14-month old Daisy Lynn Torres was taken to the dentist to have two cavities filled. She was pronounced dead a few hours later. Her parents, Betty Squier and Elizandro Torres, are still in absolute shock over the matter, according to kgw.com.
Because Daisy was 14 months old, a dentist at Austin Children’s Dentistry was using general anesthesia.
“They told me to sit down with her so they could put her under, and they told me to leave the room,” Squier said. “So I left the room.”ADVERTISEMENT
After Daisy was anesthetized, Squier said the dentist, whom she did not identify, told her that her daughter needed additional dental work.
“About 10 or 15 minutes into her procedure, the dentist came back because originally she was only supposed to be going for two cavities. And he said, ‘I’m going to go ahead and do six. I’m going to do four crowns on top and two at the bottom,’ ” Daisy’s mom said.
Children often get their first teeth as early as 3 months old, but they can emerge as late as a year old. By age 3, a child has a full set of baby teeth.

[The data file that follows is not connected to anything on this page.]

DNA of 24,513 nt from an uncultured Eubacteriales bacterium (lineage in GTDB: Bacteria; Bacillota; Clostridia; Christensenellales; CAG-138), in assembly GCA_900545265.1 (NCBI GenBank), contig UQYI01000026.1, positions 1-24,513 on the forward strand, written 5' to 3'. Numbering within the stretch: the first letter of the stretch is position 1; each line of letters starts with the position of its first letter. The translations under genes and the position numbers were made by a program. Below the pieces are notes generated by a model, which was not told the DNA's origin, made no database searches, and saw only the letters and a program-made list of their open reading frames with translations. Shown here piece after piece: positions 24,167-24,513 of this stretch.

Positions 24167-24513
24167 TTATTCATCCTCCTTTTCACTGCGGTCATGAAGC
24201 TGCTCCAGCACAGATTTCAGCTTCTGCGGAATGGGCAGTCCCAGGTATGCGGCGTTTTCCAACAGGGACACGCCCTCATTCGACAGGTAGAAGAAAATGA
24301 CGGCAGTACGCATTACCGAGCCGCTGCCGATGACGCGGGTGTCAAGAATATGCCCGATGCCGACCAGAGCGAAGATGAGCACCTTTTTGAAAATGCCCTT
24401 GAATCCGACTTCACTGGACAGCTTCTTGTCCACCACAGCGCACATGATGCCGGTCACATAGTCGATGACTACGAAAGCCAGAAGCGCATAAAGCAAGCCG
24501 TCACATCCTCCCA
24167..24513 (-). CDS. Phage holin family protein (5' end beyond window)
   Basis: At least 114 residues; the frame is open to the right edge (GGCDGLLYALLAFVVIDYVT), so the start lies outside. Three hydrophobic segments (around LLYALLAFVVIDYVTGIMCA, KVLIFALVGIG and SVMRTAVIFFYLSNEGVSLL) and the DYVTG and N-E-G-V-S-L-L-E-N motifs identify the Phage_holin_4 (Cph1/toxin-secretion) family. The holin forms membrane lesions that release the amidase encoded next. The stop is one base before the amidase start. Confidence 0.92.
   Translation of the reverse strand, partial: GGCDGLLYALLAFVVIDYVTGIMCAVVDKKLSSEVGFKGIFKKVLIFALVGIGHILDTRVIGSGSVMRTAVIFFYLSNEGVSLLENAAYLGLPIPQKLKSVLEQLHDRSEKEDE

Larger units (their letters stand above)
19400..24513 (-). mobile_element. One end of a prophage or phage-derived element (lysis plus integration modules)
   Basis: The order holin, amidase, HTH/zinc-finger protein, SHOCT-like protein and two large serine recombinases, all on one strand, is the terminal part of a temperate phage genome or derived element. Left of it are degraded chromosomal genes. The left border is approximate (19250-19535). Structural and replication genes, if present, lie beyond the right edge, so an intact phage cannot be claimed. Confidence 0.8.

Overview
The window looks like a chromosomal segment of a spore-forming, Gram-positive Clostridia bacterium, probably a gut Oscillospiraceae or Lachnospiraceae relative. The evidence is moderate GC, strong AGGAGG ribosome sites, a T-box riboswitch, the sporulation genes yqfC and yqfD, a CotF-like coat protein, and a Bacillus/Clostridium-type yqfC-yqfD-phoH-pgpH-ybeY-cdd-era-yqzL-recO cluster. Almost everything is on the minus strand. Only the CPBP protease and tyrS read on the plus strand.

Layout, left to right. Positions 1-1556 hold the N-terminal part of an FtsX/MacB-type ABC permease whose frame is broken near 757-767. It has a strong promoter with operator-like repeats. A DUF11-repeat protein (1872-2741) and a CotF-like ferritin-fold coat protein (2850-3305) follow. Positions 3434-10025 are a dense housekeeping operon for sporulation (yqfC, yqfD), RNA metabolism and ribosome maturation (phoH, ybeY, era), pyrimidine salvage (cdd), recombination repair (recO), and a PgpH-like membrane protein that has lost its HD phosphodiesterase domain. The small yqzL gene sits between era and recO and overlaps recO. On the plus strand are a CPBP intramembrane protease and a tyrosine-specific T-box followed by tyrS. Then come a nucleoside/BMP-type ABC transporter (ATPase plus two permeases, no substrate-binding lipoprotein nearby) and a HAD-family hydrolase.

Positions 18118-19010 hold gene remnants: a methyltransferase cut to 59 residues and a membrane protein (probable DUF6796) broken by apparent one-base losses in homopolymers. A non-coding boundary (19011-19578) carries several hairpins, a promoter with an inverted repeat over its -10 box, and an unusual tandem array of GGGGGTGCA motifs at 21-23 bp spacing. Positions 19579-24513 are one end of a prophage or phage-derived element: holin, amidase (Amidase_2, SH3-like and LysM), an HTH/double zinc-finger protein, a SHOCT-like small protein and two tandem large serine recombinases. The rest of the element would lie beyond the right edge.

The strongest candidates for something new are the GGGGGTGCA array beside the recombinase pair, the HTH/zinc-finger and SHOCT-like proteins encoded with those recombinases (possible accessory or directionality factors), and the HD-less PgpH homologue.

Let’s back up for a moment and realize that a dentist decided to put a little toddler under general anesthesia for what would seem like a non-urgent procedure. Or, a procedure that would “urgently” fill this dentist’s pocketbook. The New England Journal of Medicine published an article in 2015 regarding anesthetic neurotoxicity.
Some anesthetics and sedatives have been shown to cause neurotoxic effects in laboratory animals. The FDA collaboration SmartTots recommends undertaking large-scale clinical studies and avoiding nonurgent surgical procedures requiring anesthesia in children younger than 3 years of age.
Was this a complete lack of common sense on the part of the dentist, or a scheme to make money off parents who weren’t seemingly in a position to reject the dentist recommendations? This story is an atrocity. Austin-Travis County medical examiner is still examining what the cause of death was, but I am hard pressed to believe that it did not involve the anesthesia. What I want to know is if this dentist even took the time to learn the family’s medical history, which could potentially offer evidence of potential risk. Did the dentist just walk out with a random recommendation and proceed to run up the family’s bill? I am having a difficult time believing this procedure was urgent in any way.